Chat with us, powered by LiveChat In this assignment, consider the attached three primary sources that reflect Europeans' views of this 'newly-discovered' land. 2-3 paragraphs in which you discuss what these primary | Wridemy

In this assignment, consider the attached three primary sources that reflect Europeans’ views of this ‘newly-discovered’ land. 2-3 paragraphs in which you discuss what these primary

In this assignment, consider the attached three primary sources that reflect Europeans’ views of this ‘newly-discovered’ land. 2-3 paragraphs in which you discuss what these primary

In this assignment, consider the attached three primary sources that reflect Europeans' views of this "newly-discovered" land. 2-3 paragraphs in which you discuss what these primary sources reveal about motives, desires, and competing visions of the "New World."

Primary Source Analysis Activity: The World Encompassed

Source 1. King Manuel’s Letter to the King and Queen of Castile [Spain], July 1499.

A few years after Christopher Columbus’s voyage to the New World, the Portuguese crown commissioned Vasco da Gama to sail four ships into the Indian Ocean and through to India. Da Gama and his crew rounded the Cape of Good Hope, sailed up the Eastern Coast of Africa, and eventually made it to India, becoming the first to sail directly from Europe to India. Nearly two years after their departure, they returned to Portugal. Upon their return, Dom Manuel, the King of Portugal, wrote to Ferdinand and Isabella of Spain, announcing the important discoveries of his mariners. (Note: Ferdinand and Isabella sponsored the voyages of Christopher Columbus earlier in the decade.)

Most high and excellent Prince and Princess, most potent Lord and Lady! Your Highnesses already know that we had ordered Vasco da Gama, a nobleman of our household, and his brother Paulo da Gama, with four vessels to make discoveries by sea, and that two years have now elapsed since their departure. And as the principal motive of this enterprise has been, with our predecessors, the service of God our Lord, and our own advantage, it pleased Him in His mercy to speed them on their route. From a message which has now been brought to this city by one of the captains, we learn that they did reach and discover India and other kingdoms and lordships bordering upon it; that they entered and navigated its sea, finding large cities, large edifices and rivers, and great populations, among whom is carried on all the trade in spices and precious stones, which are forwarded in ships (which these same explorers saw and met with in good numbers and of great size) to Mecca, and thence to Cairo, whence they are dispersed throughout the world. Of these [spices, etc.] they have brought a quantity, including cinnamon, cloves, ginger, nutmeg, and pepper, as well as other kinds, together with the boughs and leaves of the same; also many fine stones of all sorts, such as rubies and others. And they also came to a country in which there are mines of gold, of which [gold], as of the spices and precious stones, they did not bring as much as they could have done, for they took no merchandise with them. As we are aware that your Highnesses will hear of these things with much pleasure and satisfaction, we thought well to give this information. And your Highnesses may believe, in accordance with what we have learnt concerning the Christian people whom these explorers reached, that it will be possible, notwithstanding that they are not as yet strong in the faith or possessed of a thorough knowledge of it, to do much in the service of God and the exaltation of the Holy Faith, once they shall have been converted and fully fortified (confirmed) in it. And when they shall have thus been fortified in the faith there will be an opportunity for destroying the Moors of those parts. Moreover, we hope, with the help of God, that the great trade which now enriches the Moors of those parts, through whose hands it passes without the intervention of other persons or peoples, shall, in consequence of our regulations (ordenancos) be diverted to the natives and ships of our own kingdom, so that henceforth all Christendom, in this part of Europe, shall be able, in a large measure, to provide itself with these spices and precious stones. This, with the help of God, who in His mercy thus ordained it, will cause our designs and intentions to be pushed with more ardour [especially as respects] the war upon the Moors of the territories conquered by us in these parts, which your Highnesses are so firmly resolved upon, and in which we are equally zealous.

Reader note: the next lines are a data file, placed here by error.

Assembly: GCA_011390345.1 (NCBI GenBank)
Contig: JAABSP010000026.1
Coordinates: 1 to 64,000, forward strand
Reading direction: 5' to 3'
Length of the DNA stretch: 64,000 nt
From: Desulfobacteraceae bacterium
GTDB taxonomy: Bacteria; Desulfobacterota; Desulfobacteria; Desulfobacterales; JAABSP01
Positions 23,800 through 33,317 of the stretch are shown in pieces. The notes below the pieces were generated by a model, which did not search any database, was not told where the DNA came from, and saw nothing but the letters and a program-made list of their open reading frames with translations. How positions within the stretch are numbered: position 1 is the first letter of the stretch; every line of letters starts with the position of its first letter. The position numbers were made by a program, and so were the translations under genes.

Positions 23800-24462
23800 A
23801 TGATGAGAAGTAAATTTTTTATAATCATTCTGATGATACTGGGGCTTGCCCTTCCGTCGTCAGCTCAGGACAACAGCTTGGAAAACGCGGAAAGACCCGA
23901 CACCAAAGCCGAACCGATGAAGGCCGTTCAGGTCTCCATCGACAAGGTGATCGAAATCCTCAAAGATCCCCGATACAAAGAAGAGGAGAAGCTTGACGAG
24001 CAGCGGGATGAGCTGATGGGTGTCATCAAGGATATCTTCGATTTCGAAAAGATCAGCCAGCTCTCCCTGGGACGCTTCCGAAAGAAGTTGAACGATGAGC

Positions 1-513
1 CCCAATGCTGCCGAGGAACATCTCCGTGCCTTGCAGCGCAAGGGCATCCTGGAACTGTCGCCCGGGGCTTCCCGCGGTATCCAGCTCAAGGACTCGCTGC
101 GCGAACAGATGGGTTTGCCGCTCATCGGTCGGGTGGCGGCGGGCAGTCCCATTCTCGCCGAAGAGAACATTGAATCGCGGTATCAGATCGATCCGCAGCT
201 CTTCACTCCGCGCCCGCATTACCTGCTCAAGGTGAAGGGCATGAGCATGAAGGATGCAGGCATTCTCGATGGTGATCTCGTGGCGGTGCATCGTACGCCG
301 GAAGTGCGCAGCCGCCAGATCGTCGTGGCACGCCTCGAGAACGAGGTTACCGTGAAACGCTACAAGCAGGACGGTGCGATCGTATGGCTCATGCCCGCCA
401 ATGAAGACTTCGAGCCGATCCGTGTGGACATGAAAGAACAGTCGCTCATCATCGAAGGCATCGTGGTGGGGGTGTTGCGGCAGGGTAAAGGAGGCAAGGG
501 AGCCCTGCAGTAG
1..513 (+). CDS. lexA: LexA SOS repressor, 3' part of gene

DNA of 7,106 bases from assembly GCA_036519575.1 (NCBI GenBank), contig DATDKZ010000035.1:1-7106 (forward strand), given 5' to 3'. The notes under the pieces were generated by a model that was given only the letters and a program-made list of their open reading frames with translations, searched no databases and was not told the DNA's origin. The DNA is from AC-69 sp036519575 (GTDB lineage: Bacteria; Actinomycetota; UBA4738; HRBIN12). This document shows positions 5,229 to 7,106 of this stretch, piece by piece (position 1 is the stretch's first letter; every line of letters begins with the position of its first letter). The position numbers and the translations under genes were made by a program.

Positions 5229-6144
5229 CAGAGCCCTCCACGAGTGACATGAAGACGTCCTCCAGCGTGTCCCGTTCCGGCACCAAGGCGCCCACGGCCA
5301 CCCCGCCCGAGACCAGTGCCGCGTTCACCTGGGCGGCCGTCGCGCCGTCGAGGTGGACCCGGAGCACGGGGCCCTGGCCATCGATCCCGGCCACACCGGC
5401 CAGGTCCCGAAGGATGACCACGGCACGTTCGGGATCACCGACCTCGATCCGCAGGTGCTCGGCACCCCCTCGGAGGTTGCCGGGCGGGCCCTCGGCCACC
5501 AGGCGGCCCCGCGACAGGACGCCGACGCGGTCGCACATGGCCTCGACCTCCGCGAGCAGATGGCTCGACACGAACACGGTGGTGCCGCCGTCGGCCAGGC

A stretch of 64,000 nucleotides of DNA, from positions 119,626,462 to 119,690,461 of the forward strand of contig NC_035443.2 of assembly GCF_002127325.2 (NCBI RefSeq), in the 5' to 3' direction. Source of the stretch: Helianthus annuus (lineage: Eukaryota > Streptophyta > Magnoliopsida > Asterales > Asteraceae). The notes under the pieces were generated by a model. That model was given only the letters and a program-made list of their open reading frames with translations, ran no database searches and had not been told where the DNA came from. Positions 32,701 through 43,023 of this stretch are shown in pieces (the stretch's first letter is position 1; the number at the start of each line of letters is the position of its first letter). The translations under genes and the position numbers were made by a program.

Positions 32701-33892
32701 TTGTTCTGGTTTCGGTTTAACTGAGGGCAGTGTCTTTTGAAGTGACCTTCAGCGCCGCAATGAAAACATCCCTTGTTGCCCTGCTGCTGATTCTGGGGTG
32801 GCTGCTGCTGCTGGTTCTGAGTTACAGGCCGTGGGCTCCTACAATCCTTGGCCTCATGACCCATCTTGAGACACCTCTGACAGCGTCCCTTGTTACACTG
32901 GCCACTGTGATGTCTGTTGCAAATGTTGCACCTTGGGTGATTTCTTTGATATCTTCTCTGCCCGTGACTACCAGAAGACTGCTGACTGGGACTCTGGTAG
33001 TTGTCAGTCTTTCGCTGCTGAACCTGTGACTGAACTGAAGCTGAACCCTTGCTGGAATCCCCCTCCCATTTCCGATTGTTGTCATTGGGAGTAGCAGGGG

And we pray your Highnesses, in consideration of this great favour, which, with much gratitude, we received from Our Lord, to cause to be addressed to Him those praises which are His due. Most high and excellent Prince and Princess, most potent Lord and Lady, may the Lord our God ever hold your persons and kingdoms in His holy keeping. Written at Lisbon, July 1499. Source: “KING MANUEL’S LETTER TO THE KING AND QUEEN OF CASTILE, JULY 1499,” in E.G. Ravenstein, F.R.G.S., ed., A Journal of the First Voyage of Vasco Da Gama, 1497-1499 (London: The Hakluyt Society, 1898), 113-114.

Source 2. Landing of Christopher Columbus in America, at San Salvador, October 12th A.D. 1492